Had the opportunity to give a talk on Machine Learning on 6/28/2017. For quick and dirty here is a link to the slides. I'll try to post more of the material directly here soon.
ML Lunch note that if you hit the little package symbol on the upper right it will display as a slide show.
It is also available on Github for download note that some links are on my machine so they won't work or show up, they have and use some files I cannot release (sorry)
At long last something worth blogging about. Note: that I have not (yet) created a Jupyter notebook to reflect all this, what I have has too much proprietary data and is currently a bad mess of code from all my experimentation.
With some trepidation I decided to see what I could get going with the fairly new Google Cloud DataLab.
In short it looks quite promising. What follows are a few notes where I found the documentation a bit tricky. So I hope this might help a few who are trying out the product.
Getting started: 1st thing is that you must use the Google cloud console to create a project and enable the API (Google Compute Engine and Google BigQuery APIs must be enabled for the project, Before using the Cloud DataLab deployment tool) which is accessed, https://datalab.cloud.google.com/ The cloud datalab deployment tool will only display active pre-existing projects that you have set up using the Google cloud console. This page has some clickable links for setting up a project and enabling the API”s https://cloud.google.com/datalab/getting-started/ The Google Cloud console is accessed here https://console.cloud.google.com/home/dashboard/ On the upper right there is a “select a project” dropdown, the “create a project” entry is on that menu. So do that if you did not use the getting-started link, and enable the api’s mentioned above.
Once you have completed the deployment wizard you should have a notebook “tree view” open in your browser. It has a number of Notebook tutorials embedded. The tutorials are the primary documentation at this time, so pay attention!
So after presumably running through the tutorials you might like to do some work of your own? 1st, understand that the Git repo that gets installed with your project is the ONLY one you get, you cannot switch or use one of your own (as far as I can tell). This is not too bad, you just have to add your notebooks by uploading them using the upload icon on the tree view.. You can then commit the uploaded file using the git interface provided on the upper right of the tree view… Very important: be sure to commit any changes that you want to persist…. The notebook server may crash and you may want to start and stop it (which is another issue) only committed notebooks will be available on the next start.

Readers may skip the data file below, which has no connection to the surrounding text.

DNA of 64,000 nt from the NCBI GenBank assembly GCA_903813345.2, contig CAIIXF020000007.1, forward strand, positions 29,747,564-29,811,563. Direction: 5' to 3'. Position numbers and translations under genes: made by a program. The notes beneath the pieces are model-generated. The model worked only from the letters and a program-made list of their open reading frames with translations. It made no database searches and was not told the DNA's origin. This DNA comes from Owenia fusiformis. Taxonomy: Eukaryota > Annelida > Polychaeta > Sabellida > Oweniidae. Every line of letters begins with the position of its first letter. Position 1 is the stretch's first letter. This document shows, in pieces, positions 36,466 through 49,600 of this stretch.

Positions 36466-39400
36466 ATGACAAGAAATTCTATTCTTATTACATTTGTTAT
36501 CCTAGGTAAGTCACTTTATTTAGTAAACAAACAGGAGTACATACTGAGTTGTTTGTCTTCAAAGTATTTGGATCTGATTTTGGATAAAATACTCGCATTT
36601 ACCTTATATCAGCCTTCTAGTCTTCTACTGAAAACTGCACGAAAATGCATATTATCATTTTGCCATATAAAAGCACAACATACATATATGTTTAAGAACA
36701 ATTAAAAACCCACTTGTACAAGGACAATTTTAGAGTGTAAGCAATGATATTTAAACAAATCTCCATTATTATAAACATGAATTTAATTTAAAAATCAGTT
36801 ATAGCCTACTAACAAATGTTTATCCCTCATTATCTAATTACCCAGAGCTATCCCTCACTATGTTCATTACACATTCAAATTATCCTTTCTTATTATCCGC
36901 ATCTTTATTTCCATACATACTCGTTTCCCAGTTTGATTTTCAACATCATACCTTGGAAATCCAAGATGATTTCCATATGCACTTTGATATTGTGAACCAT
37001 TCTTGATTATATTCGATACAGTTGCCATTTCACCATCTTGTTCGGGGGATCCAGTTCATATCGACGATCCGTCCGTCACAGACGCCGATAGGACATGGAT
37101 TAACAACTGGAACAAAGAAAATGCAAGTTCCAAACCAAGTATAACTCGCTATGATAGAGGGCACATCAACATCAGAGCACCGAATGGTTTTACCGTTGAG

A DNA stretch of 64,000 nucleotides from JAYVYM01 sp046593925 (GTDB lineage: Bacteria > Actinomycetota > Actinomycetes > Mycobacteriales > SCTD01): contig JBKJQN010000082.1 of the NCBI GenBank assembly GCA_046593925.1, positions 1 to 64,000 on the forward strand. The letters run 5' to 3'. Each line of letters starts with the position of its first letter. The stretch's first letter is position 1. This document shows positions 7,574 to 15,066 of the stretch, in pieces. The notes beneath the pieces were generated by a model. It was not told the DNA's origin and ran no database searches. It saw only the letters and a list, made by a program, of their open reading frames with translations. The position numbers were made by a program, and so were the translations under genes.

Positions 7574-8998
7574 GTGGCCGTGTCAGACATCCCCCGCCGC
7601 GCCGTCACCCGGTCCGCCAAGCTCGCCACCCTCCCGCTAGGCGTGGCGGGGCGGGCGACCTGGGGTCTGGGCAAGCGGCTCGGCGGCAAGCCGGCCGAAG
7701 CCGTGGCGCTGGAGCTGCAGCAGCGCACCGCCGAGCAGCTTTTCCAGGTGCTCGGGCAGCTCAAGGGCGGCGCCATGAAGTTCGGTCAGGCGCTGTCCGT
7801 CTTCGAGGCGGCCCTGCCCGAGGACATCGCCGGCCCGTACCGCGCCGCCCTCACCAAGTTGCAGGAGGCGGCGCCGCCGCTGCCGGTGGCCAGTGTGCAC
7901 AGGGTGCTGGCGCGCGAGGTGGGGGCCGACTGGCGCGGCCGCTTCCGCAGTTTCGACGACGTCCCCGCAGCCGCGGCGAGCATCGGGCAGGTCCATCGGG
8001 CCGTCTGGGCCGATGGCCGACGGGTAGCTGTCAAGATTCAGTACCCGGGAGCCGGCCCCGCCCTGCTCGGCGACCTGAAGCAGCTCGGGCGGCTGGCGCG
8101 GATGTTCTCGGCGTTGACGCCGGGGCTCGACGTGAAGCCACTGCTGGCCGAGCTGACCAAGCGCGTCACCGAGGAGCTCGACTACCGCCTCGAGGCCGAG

Note that you can find out what packages and versions are installed by executing !pip list in a cell. You can generally install and upgrade packages using !pip commands These installs or upgrades DO NOT persist But they run very quickly (Google bandwidth ftw) so just put what you need in the 1st cell and execute it on starting a notebook.
Note that starting and stopping specific notebooks is controlled by the “sessions” item on the top of the tree view (this is different from the current Jupyter implementation)
So we have covered getting a notebook uploaded.. (you may want to read more on cloning the repo containing the notebooks to your local machine, which is doable)
But, next item is maybe you want to actually analyze some of your own data. So time to learn about files! Google has its own take here so it is a departure from what you are used to on your local machine and is probably the biggest change to your code (should not be too bad though once you “get” it.)
Google DataLab supports two methods for file/data access. 1) Google Big Query (GBQ) and 2) Google Cloud Storage (GCS) From Google: ”Those are the only two storage options currently supported in Datalab (which should not be used in any event for large scale data transfers; these are for small scale transfers that can fit in memory in the Datalab VM).” see On StackOverflow
In short, that answer did not quite do it for me… The answer is to use the Google cloud storage console to upload the datasets you want to access in your project,, but where and how? Following this On Google's repo tutorial I created a “bucket” in GCS by
import gcp project = gcp.Context.default().project_id sample_bucket_name = project + '-datalab-samples' sample_bucket_path = 'gs://' + sample_bucket_name sample_bucket_object = sample_bucket_path + '/Hello.txt' print 'Bucket: ' + sample_bucket_path print 'Object: ' + sample_bucket_object *** Note that %% commands must be in separate cells A single % should allow the command to be in the same cell as other Python code %%storage write --variable text --object $sample_bucket_object
Once I did this I went to the Storage console (with the project name) You can click on The storage section it in the main console https://console.cloud.google.com/storage/browser I found that a new bucket existed tomdlabb-datalab-samples And under that was the “Hello.txt” file. So now I knew where to load my own data!